One odd thing about being a child of the 80s is that you learn movie history backwards. In watching anything from Animaniacs to Pulp Fiction, I became acquainted with references and homages to classical Hollywood cinema long before I ever watched the movies referenced or the moments paid homage to. Thus, my knowledge of cinema’s past was framed through cinema’s present: I learned about old movies because of what new movies did with them. One of the most formidable moments of this backwards cinematic education occurred in the late 1980s and early 1990s when major event kids’ movies became especially preoccupied with 40s film noir in movies like Robert Zemeckis’s Who Framed Roger Rabbit? (1988) or Warren Beatty’s Dick Tracy (1990). These movies embodied a world of double crosses, femme fatales, and cynical detectives without requiring their viewers, young or old, to have seen any of the films these genre tropes are indebted to. Thus, because of my exposure to new tweaks on an old form, conventions became familiar to me long before I could name the films from which such conventions originated. But one movie was exceptionally influential in formulating a distinct impression of film noir in my childhood imagination, and that movie was – oddly enough – Home Alone (1990).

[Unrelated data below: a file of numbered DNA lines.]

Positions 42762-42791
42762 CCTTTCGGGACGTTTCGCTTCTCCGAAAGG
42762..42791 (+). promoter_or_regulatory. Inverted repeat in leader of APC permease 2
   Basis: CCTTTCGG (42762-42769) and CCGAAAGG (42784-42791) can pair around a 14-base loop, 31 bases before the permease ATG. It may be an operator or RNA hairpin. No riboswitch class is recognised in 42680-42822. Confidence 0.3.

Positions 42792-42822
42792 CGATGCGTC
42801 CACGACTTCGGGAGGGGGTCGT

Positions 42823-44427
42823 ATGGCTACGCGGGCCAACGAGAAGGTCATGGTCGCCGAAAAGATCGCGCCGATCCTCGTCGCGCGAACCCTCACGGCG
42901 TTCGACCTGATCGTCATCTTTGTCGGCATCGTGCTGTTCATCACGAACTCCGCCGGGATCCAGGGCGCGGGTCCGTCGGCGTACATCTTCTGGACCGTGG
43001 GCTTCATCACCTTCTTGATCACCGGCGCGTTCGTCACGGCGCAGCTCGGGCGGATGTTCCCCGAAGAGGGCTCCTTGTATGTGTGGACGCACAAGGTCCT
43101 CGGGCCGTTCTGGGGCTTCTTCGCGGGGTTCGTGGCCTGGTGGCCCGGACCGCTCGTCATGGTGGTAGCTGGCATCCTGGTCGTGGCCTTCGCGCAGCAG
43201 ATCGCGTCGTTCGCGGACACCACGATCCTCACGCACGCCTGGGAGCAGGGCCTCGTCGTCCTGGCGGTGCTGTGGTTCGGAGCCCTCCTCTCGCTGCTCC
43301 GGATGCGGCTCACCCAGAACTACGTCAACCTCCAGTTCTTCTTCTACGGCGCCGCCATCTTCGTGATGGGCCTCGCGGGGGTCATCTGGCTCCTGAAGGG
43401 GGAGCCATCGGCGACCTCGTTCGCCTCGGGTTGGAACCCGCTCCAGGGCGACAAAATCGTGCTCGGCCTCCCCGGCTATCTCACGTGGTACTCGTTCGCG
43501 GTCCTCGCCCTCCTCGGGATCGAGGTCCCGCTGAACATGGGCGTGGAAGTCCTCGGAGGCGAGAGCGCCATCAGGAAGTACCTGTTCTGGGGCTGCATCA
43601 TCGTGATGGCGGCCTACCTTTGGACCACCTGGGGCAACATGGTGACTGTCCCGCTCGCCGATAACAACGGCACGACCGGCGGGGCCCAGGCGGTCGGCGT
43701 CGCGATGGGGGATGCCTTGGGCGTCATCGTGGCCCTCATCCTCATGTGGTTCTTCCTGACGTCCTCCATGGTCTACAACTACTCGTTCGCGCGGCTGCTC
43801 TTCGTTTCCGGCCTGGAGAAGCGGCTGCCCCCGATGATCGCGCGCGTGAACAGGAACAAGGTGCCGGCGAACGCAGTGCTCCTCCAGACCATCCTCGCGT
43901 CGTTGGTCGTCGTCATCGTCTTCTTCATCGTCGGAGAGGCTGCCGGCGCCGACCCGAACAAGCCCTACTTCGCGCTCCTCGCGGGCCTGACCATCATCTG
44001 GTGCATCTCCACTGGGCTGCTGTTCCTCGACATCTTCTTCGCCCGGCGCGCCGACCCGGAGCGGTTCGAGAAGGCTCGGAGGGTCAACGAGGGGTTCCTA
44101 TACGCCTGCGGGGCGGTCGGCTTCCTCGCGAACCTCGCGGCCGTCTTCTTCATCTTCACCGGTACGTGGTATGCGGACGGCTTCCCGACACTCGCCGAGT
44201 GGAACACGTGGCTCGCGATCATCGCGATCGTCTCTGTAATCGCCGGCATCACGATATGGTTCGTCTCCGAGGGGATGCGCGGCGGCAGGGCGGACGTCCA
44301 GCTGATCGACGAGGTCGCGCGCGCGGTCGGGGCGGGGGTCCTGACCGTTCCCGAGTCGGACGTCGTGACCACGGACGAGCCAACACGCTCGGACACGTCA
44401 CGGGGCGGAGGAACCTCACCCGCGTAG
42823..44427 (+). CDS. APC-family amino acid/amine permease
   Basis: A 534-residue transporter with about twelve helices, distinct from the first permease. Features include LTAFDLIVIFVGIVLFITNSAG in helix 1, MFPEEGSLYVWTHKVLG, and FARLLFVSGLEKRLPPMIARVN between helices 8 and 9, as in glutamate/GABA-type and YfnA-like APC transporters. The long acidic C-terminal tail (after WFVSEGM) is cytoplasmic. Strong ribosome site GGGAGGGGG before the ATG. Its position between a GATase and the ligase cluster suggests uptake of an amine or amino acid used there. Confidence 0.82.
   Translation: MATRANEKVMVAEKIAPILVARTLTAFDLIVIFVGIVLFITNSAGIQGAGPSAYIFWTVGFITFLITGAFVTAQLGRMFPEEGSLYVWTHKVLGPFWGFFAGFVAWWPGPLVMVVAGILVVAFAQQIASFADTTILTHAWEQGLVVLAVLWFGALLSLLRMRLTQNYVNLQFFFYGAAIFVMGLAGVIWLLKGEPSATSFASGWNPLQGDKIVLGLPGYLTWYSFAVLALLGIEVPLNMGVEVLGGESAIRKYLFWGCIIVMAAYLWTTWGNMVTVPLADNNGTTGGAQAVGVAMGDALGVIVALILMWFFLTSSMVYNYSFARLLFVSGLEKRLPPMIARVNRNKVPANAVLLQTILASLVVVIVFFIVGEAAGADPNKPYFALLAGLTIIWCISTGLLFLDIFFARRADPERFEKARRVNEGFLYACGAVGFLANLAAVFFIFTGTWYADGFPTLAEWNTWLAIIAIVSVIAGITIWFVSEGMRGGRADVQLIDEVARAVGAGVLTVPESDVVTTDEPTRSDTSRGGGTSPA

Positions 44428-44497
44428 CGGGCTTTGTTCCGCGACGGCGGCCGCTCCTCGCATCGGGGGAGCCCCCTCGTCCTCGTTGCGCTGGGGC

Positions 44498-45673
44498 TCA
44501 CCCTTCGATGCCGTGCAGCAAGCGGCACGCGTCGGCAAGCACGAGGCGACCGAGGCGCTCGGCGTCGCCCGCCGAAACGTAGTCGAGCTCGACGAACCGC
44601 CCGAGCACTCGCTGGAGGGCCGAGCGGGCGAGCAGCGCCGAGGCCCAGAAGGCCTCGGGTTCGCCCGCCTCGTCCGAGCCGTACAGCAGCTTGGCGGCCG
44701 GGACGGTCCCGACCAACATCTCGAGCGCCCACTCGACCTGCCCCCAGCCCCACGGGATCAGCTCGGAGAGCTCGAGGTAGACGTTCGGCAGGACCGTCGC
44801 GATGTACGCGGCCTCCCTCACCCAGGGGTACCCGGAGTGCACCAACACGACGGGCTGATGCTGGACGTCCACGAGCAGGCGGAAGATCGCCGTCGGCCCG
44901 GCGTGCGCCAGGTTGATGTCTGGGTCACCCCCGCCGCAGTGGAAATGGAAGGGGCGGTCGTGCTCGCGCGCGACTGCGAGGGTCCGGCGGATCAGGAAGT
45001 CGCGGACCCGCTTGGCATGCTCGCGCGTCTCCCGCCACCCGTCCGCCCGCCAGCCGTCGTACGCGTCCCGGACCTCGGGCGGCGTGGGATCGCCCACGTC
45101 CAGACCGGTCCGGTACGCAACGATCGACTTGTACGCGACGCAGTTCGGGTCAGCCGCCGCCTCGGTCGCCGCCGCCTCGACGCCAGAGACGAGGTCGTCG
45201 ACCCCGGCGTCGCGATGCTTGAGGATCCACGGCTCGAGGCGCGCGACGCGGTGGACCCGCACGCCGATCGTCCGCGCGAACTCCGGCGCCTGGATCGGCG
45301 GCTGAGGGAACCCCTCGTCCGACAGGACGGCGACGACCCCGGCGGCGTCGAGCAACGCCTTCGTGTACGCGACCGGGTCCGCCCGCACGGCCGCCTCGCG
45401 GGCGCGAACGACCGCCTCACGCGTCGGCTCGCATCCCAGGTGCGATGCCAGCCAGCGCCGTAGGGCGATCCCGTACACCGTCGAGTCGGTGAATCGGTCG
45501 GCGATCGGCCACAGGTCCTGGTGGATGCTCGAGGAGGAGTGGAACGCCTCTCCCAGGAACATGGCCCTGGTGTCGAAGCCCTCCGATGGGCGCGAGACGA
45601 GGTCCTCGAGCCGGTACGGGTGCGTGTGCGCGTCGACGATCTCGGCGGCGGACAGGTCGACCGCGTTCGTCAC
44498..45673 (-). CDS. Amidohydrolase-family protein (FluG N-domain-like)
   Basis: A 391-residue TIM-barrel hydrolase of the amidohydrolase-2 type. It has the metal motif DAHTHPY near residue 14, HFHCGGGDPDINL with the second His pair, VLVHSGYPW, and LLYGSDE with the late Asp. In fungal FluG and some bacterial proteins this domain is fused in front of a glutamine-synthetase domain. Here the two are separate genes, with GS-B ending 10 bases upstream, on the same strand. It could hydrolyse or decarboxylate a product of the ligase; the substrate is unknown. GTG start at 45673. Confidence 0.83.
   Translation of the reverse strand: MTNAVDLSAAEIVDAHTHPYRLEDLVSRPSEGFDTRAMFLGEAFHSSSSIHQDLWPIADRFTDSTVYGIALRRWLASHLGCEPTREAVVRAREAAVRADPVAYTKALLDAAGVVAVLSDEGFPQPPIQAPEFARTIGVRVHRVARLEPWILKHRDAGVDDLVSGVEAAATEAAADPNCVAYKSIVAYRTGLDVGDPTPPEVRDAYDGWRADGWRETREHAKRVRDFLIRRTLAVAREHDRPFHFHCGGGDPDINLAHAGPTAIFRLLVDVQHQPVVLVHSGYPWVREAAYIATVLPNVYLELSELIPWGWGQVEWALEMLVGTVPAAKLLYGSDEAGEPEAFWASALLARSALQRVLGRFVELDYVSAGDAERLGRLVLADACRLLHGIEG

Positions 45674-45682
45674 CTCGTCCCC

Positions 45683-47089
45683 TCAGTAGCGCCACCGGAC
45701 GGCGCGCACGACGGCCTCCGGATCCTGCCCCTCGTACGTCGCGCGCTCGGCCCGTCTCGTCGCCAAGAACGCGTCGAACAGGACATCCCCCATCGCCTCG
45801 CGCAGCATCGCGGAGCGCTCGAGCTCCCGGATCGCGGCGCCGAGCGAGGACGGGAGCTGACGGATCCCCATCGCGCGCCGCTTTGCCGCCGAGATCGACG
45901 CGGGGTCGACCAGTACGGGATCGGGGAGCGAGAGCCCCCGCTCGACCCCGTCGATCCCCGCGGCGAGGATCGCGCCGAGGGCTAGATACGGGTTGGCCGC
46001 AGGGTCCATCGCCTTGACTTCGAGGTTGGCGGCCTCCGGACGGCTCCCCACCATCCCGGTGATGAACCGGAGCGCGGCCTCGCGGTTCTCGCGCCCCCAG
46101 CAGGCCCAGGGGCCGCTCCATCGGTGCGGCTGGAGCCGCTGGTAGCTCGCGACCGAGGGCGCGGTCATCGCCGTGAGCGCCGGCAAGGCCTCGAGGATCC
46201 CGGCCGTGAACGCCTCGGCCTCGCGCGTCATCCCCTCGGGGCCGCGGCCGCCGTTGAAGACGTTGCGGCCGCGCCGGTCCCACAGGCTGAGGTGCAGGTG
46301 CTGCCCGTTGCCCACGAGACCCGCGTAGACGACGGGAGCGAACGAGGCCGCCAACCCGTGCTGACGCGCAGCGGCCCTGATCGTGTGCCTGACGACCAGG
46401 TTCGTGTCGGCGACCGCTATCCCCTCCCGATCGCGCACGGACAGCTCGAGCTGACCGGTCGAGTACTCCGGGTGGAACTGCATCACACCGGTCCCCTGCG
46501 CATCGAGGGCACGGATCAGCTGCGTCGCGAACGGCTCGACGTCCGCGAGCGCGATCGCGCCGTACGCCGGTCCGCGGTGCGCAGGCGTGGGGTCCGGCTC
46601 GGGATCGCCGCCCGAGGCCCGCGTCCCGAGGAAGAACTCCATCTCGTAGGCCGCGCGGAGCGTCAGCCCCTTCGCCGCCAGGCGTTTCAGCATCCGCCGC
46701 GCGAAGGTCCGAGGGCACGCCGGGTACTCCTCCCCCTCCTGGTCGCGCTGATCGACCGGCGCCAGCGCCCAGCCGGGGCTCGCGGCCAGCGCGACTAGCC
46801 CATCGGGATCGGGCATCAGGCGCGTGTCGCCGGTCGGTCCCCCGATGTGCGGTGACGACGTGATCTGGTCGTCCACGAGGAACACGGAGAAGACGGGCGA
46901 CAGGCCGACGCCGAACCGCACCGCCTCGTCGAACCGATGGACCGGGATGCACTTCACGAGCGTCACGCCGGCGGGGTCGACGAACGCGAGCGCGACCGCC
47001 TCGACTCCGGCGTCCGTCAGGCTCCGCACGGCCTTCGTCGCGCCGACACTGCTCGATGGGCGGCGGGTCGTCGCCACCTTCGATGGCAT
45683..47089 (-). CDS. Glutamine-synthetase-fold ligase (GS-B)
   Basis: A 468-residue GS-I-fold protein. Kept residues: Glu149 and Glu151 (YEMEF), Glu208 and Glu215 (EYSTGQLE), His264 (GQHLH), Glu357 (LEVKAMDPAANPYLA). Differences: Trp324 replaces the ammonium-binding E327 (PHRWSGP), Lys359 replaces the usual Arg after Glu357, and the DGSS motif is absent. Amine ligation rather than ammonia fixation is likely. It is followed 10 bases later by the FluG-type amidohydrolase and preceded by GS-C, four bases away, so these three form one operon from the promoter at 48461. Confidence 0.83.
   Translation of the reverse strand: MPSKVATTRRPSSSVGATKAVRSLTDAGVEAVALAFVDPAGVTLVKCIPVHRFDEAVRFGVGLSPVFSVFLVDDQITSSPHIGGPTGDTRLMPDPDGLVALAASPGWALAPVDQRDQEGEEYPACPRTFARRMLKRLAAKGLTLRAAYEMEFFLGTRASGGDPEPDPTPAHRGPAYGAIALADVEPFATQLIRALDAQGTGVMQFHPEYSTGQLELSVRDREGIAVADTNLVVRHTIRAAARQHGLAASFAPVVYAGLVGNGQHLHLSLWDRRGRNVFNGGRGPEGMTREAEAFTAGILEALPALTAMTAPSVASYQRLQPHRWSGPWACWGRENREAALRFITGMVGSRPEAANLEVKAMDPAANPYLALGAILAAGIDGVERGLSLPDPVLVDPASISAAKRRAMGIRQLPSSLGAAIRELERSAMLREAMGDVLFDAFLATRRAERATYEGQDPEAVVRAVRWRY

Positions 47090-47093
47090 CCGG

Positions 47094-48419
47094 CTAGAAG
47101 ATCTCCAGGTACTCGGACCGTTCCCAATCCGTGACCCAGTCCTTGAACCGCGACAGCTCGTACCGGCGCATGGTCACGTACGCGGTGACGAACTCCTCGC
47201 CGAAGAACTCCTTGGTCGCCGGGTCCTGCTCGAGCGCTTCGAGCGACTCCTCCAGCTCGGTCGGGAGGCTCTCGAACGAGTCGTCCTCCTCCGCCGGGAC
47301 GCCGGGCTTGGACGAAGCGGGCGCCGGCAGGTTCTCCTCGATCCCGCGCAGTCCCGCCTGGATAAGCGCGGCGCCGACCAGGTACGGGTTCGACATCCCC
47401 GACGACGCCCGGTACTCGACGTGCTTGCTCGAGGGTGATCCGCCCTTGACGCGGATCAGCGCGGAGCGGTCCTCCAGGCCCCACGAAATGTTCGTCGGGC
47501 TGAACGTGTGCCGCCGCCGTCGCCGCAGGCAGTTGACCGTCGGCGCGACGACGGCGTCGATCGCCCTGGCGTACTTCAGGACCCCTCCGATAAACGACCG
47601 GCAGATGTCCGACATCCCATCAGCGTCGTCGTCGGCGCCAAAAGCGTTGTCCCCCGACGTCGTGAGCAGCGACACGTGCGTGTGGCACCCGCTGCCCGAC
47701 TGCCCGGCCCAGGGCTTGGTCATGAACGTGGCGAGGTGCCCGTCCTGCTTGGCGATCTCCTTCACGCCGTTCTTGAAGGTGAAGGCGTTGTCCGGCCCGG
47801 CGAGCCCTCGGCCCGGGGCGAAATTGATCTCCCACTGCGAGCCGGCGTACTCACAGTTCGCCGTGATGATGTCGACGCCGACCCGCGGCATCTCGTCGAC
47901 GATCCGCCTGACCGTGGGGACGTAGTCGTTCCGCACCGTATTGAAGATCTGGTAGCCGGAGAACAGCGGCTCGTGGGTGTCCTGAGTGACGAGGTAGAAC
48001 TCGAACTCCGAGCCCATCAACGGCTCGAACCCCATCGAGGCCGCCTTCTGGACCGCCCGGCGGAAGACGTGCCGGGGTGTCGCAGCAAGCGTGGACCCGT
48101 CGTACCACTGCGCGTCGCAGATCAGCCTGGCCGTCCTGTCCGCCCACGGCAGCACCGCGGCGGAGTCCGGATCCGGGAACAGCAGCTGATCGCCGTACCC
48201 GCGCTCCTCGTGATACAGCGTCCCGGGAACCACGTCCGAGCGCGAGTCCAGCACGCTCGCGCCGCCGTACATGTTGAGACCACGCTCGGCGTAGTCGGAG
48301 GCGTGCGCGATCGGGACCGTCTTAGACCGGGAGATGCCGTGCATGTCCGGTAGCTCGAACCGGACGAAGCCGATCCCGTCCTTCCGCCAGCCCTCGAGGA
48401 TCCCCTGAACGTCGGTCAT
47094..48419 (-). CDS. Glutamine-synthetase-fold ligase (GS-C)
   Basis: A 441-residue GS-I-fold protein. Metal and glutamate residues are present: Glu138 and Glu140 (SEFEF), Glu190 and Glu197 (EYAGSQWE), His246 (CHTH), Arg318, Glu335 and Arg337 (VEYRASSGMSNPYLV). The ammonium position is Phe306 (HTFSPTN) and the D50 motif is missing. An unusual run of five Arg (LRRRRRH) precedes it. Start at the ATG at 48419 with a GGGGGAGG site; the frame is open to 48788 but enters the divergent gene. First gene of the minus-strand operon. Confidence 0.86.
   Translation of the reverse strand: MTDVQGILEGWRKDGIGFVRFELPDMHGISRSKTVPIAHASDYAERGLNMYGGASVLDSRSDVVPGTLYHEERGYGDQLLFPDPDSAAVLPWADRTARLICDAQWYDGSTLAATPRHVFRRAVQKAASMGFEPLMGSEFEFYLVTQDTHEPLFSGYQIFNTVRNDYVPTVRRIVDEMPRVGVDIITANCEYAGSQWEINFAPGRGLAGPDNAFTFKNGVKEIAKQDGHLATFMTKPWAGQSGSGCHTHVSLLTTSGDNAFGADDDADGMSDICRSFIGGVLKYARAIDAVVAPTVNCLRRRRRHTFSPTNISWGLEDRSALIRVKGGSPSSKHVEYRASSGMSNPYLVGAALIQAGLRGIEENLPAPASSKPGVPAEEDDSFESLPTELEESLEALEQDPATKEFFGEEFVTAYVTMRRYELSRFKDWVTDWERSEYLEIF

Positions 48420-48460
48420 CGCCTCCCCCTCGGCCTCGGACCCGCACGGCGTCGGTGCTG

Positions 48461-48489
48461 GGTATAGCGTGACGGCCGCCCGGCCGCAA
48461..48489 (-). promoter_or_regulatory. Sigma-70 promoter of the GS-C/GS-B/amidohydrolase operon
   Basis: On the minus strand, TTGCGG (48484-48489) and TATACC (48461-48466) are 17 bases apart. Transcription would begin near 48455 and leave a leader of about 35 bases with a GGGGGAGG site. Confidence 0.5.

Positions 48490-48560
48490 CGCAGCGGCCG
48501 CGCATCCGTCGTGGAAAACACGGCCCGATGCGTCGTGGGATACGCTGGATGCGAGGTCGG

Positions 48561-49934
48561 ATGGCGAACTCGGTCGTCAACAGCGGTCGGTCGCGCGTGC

Vintage Trailer of the Day Logo

Everyday, come rain or shine or internet tubes breaking, Film School Rejects showcases a trailer from the past. Today’s trailer stinks like yesterday’s diapers. A rising acting star, a private dick who’s wallowing in regret and bourbon, and busty redhead who’s not bad – she’s just drawn that way. Think you know what it is? Check out the trailer after the jump.



Like LL Cool J said, “Don’t call it a comeback. The Early Edition’s been here for weeks.” Or something like that.


D-Fens needs to smoke weed.

In honor of no special holiday in particular, we take a look at a few film characters that need to dance with Mary Jane. I change my name to Dr. Roberts for the day in order to diagnose a few crazed characters and prescribe something good for what ails them.

Twitter button
Facebook button
Google+ button
RSS feed

published: 01.31.2015
published: 01.30.2015
published: 01.30.2015
published: 01.29.2015

Some movie websites serve the consumer. Some serve the industry. At Film School Rejects, we serve at the pleasure of the connoisseur. We provide the best reviews, interviews and features to millions of dedicated movie fans who know what they love and love what they know. Because we, like you, simply love the art of the moving picture.
Fantastic Fest 2014
6 Filmmaking Tips: James Gunn
Got a Tip? Send it here:
Neil Miller
Managing Editor:
Scott Beggs
Associate Editors:
Rob Hunter
Kate Erbland
Christopher Campbell
All Rights Reserved © 2006-2014 Reject Media, LLC | Privacy Policy | Design & Development by Face3